Organic foods are more nutritious, according to a review of 343 studies


Almost anyone who has ever selected their fruits and vegetables in the “organic” section when shopping at the grocery store probably thought they were doing something good for their body and for the environment.

Yet the question of whether organic foods are in fact more nutritious than their conventionally grown counterparts remains a subject of heated scientific debate.

On Monday, the British Journal of Nutrition published research that challenged the idea that organic foods are essentially no healthier than conventional foods.

After reviewing 343 studies on the subject, researchers in Europe and the United States concluded that organic crops and foods made from organic crops, on average, contained higher concentrations of antioxidants than conventionally grown foods.

At the same time, researchers found that conventional foods contained higher concentrations of residual pesticides and the toxic metal cadmium.

“This clearly shows that organically grown fruits, vegetables and grains offer tangible benefits in nutrition and food security,” said study co-author Charles Benbrook, research professor at the Center for Sustaining Agriculture and Natural Resources. from Washington State University.

However, the study’s findings come with a few caveats.

“The first and most important message is that people need to eat more fruits and vegetables,” Benbrook said. “Buying organic is the surest way to limit exposure if you have any health concerns, but by all means people need to increase their consumption of fruits and vegetables whether organic or conventional.

To carry an organic label in the United States, food must be grown without synthetic pesticides, growth hormones, antibiotics, genetic engineering, or chemical fertilizers.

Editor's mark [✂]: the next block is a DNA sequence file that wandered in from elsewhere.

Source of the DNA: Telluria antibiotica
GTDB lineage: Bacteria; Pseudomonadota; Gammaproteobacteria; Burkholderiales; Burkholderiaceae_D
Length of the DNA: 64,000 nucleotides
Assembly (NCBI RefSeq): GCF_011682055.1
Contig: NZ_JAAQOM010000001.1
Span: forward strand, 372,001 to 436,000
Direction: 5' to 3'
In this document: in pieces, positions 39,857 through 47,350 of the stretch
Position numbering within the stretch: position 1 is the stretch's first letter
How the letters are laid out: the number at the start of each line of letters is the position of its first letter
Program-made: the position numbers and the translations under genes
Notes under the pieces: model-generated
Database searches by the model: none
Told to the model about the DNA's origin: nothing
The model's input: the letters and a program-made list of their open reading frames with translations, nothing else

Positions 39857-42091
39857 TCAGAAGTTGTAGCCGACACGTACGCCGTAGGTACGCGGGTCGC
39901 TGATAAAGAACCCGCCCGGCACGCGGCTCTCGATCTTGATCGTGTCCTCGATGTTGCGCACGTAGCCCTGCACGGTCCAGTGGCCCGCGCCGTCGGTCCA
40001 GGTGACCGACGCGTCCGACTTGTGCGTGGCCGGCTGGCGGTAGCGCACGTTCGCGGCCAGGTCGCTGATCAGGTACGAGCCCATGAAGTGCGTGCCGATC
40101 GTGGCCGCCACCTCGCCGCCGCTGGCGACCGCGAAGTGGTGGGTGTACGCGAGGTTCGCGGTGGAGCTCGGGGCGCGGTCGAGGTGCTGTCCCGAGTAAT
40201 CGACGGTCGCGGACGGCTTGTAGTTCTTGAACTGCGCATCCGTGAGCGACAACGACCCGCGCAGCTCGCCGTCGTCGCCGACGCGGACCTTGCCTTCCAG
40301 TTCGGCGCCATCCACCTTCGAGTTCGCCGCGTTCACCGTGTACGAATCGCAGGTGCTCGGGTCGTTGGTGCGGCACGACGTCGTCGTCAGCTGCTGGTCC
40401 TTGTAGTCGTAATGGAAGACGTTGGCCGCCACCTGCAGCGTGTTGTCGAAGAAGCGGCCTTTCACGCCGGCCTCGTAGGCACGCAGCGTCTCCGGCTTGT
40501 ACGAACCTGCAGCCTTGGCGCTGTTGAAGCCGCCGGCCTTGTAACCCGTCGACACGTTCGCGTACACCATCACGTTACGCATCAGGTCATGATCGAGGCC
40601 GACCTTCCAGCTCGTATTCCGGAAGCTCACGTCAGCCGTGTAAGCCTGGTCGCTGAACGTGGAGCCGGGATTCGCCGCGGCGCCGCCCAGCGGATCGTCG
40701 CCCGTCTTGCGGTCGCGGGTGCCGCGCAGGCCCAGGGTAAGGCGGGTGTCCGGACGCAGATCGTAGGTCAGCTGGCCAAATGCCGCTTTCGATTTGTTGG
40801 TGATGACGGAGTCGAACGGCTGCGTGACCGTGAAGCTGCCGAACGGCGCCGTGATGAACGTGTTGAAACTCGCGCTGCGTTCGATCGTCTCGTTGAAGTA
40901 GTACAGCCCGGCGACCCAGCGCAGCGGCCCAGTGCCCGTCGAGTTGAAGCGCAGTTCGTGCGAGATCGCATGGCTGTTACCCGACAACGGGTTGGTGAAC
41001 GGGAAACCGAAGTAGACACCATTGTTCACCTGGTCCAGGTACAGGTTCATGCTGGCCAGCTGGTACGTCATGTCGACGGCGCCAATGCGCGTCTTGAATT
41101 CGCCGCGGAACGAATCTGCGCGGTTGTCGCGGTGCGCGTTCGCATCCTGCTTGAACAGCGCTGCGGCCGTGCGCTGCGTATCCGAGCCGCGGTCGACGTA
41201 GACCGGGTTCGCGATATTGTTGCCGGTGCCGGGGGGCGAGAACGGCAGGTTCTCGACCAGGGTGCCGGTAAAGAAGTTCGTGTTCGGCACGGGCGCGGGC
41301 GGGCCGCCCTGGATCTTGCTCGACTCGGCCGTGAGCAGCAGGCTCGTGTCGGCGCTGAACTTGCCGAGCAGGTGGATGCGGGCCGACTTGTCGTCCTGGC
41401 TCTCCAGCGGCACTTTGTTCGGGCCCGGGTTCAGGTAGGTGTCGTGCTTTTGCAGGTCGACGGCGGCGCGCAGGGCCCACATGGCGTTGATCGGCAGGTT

Scientists hypothesized that organic plants produce more antioxidants and natural toxins to defend against insects and other environmental threats.

It is not entirely clear to scientists whether the human body can absorb the additional antioxidants from organic foods and use them.

Although Benbrook and his colleagues said they suspected that antioxidants could be used by the body to fight harmful free radicals, they couldn’t say conclusively.

“It is important to stress that there is still a lack of knowledge on the potential impacts on human health of increasing the levels of antioxidant / polyphenol intake and the switch to the consumption of organic foods“, have wrote the study authors.

Despite bans on the use of synthetic pesticides, up to 25% of organic crops contain pesticide residues due to contamination during packaging or traces in drifting soils or in water. contaminated irrigation, some researchers said.

By comparing organic and conventional crops, Benbrook and his colleagues found that conventionally grown fruits and vegetables were four times more likely to contain pesticide residues. That conclusion was based on 11 of the studies reviewed and did not assess the amount of pesticides, Benbrook said.

Advocates of conventional crops argue that any pesticide residues found are too small to pose a health risk.

“Our typical exposures are at least 10,000 times lower than the doses we can administer to laboratory animals each day throughout their lives and cause no effects,” said Carl Winter, food toxin and pesticides expert at the UC Davis, who was not involved in the study. “If your worry about pesticide residues causes you to cut back on your fruit and vegetable intake, then I think you’re doing yourself more harm than good.

The findings about antioxidants and pesticide residues weren’t as surprising as the finding that organic foods were 48% less likely to contain cadmium.

The study’s authors said it was not clear why and what the specific health consequences might be. More research was needed, they wrote.

Cadmium, which is also present in cigarette smoke, can damage the liver and kidneys at some levels.

For this reason, the study authors said, people should try to minimize their cadmium intake. However, they wrote, “the exact health benefits associated with reducing levels of cadmium intake by switching to organic food consumption are difficult to estimate.”

monte.morin@latimes.com

Twitter: @montemorin


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